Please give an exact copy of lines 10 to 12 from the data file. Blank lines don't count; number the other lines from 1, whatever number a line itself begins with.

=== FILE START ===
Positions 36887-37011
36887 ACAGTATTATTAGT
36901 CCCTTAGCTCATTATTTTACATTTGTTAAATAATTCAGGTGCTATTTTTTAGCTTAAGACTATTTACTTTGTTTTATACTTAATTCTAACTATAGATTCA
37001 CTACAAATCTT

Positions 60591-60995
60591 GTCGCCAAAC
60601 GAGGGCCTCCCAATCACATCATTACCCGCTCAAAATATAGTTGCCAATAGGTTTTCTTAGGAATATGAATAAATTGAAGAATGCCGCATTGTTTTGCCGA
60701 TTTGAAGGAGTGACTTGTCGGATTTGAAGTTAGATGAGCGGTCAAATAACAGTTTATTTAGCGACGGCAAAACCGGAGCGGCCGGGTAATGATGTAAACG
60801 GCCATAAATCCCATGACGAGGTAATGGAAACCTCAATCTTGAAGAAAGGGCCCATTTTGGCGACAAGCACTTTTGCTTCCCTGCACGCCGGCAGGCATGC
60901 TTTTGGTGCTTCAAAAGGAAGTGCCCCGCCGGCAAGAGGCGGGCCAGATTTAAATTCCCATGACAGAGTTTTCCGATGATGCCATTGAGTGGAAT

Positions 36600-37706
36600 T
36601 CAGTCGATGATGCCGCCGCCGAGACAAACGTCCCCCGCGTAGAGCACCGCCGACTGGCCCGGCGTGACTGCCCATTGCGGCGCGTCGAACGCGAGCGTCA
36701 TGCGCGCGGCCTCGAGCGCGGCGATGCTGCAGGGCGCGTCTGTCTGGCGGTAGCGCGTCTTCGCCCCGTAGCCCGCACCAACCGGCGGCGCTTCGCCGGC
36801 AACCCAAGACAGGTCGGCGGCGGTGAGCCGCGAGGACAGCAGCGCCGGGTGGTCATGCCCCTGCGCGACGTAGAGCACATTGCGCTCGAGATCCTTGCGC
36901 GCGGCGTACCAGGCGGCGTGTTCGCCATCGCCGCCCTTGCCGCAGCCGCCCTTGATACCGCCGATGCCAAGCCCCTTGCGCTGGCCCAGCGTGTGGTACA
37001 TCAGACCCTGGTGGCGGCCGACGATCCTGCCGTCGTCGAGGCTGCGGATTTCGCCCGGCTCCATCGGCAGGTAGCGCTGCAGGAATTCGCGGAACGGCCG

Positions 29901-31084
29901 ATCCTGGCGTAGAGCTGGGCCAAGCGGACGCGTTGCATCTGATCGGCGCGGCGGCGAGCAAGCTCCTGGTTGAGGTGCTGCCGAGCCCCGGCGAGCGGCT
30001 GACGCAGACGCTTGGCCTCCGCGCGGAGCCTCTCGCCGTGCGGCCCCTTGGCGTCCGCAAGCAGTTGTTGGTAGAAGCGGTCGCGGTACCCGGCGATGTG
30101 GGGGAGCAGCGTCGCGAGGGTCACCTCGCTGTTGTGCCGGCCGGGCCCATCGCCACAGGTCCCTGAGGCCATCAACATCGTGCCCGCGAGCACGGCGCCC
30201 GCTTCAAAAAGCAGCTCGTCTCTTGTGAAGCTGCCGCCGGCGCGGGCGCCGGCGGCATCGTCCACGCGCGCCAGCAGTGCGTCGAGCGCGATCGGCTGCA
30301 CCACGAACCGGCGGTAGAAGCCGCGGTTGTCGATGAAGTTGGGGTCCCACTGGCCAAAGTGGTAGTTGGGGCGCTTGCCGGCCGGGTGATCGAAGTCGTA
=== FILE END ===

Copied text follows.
60901 TTTTGGTGCTTCAAAAGGAAGTGCCCCGCCGGCAAGAGGCGGGCCAGATTTAAATTCCCATGACAGAGTTTTCCGATGATGCCATTGAGTGGAAT

Positions 36600-37706
36600 T